CNVs have been suggested to influence CVD due to their potential biological effects on various CVD candidate genes 14. One plausible mechanism is indicated by the effect of CNV on the gene expression levels of given disease candidate genes 10. Using unrelated Asians, Caucasians, and Africans from HapMap samples, we investigated the associations between genome-wide CNVs with the gene expression levels of the endothelin system, which includes well-studied candidate genes for hypertension, atherosclerosis, heart failure, CKD and diabetes. In this study, a known deletion variation on chromosome 6 was significantly associated with EDN1 expression in each of the three racial groups considered.

Although there is no known gene overlapped with the identified CNV region on chromosome 6, four genes are located within 1 Mbp window from the CNV region, including 5-hydroxytryptamine (serotonin) receptor 1B (HTR1B, 796 Kbp upstream); interleukin-1 receptor-associated kinase 1 binding protein 1 (IRAK1BP1, 608 Kbp downstream), pleckstrin homology domain interacting protein (PHIP, 684 Kbp downstream), and high mobility group nucleosomal binding domain 3 (HMGN3, 942 Kb downstream). Two neighboring blocks within the chromosome 6 CNV, 79033035 bp -79033306 bp and 79033329 bp -79033429 bp, are highly conserved among 10 mammalian species (UCSC genome browser). The log-odds score for the two blocks are 644 and 272 correspondingly computed by PhastCons 27 which is a program for identifying evolutionarily conserved elements in a multiple alignment, given a phylogenetic tree. The log-odds scores range from 0 to 1000 and the higher score indicates more conserved region across species. One the other hand, approximately 60% of conserved bases in the ENCODE regions are assigned at least one molecular function 28. The inter-species conservation within the chromosome 6 CNV region suggests plausible biological functions.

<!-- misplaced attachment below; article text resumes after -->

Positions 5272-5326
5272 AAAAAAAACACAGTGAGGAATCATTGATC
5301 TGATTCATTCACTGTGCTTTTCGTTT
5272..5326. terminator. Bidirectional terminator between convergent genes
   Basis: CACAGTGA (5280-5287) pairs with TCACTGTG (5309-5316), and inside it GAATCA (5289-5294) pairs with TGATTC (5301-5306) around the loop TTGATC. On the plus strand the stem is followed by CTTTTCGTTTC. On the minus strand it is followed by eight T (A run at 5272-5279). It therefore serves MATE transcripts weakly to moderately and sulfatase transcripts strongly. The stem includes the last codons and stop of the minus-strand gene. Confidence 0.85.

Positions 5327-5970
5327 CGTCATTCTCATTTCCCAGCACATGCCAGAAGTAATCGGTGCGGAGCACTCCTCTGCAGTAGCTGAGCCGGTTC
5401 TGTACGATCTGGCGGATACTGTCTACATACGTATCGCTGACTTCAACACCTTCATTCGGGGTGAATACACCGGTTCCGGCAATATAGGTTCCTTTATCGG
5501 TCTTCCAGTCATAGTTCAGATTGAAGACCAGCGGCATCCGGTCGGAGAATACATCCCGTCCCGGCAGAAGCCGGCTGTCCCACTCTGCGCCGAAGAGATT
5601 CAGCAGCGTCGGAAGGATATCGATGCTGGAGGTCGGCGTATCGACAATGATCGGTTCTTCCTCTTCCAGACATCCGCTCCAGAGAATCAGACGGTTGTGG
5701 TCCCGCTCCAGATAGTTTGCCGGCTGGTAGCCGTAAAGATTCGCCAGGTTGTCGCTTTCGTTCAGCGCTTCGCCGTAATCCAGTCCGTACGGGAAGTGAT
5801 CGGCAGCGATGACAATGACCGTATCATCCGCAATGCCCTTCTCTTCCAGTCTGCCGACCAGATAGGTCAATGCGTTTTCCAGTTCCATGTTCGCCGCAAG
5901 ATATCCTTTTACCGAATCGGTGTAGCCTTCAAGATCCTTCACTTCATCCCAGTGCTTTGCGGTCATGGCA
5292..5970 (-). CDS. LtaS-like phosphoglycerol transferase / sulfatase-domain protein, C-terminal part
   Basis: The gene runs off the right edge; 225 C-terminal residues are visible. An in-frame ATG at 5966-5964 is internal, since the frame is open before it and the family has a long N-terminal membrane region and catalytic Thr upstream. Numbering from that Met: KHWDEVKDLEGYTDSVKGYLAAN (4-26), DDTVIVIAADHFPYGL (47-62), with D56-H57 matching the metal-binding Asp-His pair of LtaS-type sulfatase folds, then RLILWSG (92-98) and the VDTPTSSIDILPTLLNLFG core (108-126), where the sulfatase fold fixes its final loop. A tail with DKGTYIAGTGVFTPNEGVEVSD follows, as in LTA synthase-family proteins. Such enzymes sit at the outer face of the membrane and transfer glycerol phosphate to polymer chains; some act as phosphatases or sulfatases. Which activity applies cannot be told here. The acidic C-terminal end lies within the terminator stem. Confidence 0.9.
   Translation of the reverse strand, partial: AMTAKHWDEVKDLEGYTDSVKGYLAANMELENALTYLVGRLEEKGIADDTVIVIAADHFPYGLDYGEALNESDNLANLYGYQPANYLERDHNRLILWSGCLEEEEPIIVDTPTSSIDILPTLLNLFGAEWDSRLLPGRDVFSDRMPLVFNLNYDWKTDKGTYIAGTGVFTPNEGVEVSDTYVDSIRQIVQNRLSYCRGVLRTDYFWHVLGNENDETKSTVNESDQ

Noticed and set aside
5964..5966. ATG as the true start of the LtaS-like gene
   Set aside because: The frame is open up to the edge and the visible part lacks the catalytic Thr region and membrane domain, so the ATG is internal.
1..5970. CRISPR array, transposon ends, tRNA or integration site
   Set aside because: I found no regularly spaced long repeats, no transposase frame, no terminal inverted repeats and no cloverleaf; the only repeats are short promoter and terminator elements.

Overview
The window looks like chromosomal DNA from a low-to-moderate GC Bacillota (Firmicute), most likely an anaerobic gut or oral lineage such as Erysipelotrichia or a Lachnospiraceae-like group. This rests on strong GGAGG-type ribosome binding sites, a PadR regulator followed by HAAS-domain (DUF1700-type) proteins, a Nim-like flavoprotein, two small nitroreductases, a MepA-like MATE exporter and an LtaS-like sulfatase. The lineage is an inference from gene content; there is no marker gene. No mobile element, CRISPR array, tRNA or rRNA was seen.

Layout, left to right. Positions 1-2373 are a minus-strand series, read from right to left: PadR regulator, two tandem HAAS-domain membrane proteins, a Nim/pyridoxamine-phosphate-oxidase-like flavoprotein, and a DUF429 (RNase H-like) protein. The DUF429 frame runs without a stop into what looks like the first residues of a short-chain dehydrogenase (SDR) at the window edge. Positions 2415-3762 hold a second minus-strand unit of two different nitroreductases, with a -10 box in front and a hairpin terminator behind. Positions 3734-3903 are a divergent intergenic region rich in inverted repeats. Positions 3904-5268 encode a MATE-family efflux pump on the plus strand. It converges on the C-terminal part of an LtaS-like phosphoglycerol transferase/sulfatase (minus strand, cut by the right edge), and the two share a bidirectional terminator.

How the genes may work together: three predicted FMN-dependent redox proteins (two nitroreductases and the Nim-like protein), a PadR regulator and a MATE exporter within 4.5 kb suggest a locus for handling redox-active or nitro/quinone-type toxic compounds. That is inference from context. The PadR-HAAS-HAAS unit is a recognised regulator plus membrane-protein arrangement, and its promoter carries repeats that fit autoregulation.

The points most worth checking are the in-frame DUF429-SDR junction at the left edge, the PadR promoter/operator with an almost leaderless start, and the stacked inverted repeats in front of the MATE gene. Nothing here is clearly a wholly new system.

Three other CNVs were also associated with gene expression levels of EDN3, ECE1 and EDNRA. Taken together, these associations demonstrate a possible impact of CNVs on CVD, CKD, and diabetes through the endothelin system, although further epidemiological studies are needed to confirm the potential relationships between the CNVs and these complex common diseases.

In this study, the gene expression profile was measured in transformed B-lymphocytes. Therefore the CNV association may not be generalized to other cell-types or tissues due to potential cell-type/tissue specific gene expression. Because of the high heritability of many gene expression levels, studying CNV association with gene expression in transformed B-lymphocytes can be an essential approach to understanding the molecular mechanisms between CNV and disease traits through examining the intermediate gene expression traits.